The financial closure mess is claiming another victim in the Seattle, WA. area. A young couple thought they had purchased their perfect dream home only to find it had been occupied by squatters. The unfortunate thing is that law enforcement can do little, since it is a civil matter. The cops know the current occupants who have pulled this stunt before. According to one recent article, it also stated that:
Zura called the police after finding the realtor’s lock box had been cut, the home’s locks had been changed and a deed had been posted to the outside.
The deed, filed in Snohomish County, attempts to lay claim to the home, which county records show is owned by a bank. At the bottom of the deed was the name James McClung and the notary listed as Jill Lane.
Kirkland police opened an investigation on McClung and Lane in June after they arrested Lane and charged her with trespassing. Detectives believe she was squatting in a $3.2 million bank-owned mansion in the city.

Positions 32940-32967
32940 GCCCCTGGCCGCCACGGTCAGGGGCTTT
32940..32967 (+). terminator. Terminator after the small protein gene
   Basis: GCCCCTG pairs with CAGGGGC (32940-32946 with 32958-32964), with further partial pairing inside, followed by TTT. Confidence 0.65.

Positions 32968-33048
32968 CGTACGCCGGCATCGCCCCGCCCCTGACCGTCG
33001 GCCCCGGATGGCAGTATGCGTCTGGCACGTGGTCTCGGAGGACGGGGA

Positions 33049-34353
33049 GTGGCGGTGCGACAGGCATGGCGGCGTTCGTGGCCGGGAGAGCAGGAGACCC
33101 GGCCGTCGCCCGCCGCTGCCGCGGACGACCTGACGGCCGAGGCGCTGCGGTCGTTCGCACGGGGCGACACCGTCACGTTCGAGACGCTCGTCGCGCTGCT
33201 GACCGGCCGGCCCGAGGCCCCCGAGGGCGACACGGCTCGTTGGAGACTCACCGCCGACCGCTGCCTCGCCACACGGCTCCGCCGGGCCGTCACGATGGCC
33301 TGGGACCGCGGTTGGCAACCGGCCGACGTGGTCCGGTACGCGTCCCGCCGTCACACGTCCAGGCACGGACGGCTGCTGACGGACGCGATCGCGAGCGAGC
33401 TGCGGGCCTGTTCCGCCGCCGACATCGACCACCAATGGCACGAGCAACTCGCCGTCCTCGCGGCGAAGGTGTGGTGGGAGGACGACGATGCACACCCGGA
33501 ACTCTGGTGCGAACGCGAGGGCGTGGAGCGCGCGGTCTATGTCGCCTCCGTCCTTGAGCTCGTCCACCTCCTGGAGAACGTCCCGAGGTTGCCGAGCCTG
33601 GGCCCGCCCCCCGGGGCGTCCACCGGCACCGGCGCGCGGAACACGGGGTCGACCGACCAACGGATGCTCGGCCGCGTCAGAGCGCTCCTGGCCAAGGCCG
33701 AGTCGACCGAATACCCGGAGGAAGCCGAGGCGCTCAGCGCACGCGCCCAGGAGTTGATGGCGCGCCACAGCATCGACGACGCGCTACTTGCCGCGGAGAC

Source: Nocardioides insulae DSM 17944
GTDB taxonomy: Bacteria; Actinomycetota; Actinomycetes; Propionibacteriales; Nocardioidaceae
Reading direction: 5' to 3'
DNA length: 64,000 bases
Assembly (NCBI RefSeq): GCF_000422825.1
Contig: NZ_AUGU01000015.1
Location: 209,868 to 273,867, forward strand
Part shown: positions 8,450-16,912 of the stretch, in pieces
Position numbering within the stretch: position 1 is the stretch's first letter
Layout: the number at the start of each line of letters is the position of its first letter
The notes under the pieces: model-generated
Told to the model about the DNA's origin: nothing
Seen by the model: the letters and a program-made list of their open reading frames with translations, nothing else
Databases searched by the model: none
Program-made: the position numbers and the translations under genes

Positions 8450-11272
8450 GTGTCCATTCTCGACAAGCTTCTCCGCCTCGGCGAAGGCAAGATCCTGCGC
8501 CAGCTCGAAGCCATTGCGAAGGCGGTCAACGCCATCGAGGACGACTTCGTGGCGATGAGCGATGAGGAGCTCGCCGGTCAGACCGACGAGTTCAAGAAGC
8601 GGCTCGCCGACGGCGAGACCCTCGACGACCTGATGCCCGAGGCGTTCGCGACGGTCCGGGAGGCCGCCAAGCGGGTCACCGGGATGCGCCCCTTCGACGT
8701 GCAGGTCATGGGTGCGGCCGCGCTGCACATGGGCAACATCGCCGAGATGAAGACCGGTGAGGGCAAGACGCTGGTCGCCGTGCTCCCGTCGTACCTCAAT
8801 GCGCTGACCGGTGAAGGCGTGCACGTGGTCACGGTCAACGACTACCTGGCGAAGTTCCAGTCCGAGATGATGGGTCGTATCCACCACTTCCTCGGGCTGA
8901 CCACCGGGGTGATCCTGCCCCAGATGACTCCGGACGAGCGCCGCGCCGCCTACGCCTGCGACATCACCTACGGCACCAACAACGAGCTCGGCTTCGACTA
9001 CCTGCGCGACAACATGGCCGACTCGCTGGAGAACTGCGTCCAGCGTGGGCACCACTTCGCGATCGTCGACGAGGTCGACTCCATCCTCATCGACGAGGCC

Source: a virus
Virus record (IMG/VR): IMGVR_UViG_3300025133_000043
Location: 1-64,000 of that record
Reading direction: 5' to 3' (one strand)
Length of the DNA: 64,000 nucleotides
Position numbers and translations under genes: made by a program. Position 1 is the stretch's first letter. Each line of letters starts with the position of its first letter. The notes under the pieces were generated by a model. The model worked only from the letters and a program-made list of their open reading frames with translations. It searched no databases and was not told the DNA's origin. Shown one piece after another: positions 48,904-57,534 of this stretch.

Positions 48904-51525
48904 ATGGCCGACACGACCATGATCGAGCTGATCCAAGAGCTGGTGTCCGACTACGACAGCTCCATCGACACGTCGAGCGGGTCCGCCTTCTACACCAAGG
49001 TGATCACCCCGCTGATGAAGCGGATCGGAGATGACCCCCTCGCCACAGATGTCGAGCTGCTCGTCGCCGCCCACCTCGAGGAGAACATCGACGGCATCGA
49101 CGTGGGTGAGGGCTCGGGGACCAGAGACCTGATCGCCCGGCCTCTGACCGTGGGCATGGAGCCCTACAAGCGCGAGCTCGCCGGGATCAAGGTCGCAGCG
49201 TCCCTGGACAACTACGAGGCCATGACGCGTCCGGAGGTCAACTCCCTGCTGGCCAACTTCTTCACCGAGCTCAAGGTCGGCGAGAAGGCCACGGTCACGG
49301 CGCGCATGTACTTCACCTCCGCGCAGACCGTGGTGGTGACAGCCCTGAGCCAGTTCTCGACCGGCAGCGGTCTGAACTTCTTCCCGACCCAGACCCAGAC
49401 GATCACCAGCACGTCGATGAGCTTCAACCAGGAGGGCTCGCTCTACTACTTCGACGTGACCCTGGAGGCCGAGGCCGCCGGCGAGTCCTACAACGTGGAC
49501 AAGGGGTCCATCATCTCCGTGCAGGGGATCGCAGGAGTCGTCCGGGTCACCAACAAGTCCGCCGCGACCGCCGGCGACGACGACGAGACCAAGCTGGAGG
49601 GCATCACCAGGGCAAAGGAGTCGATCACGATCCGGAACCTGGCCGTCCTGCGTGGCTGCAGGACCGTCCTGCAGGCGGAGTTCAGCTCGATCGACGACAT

Since then, McClung’s name has popped up on documents appearing to stake claim on bank-owned homes throughout the area: in Kirkland and in Bellevue in August, and on a million-dollar mansion in Edmonds later that month.
The King County Sheriff’s Office is now investigating McClung for his alleged involvement in the Shoreline home.
“They changed the locks. They cut off the realtor’s lockbox to the front of the house. They put up no trespassing signs,” said Sgt. John Urquhart. “I’m going, ‘This thing stinks to high heaven.”‘
The listing agent for the home, Christina Lee with Century 21, showed police a title for the house that confirms the bank as the owner.
I find it hard to believe that these people can not be physically removed from the home. One would think that it would not be that hard to prove who in fact is the actual owner.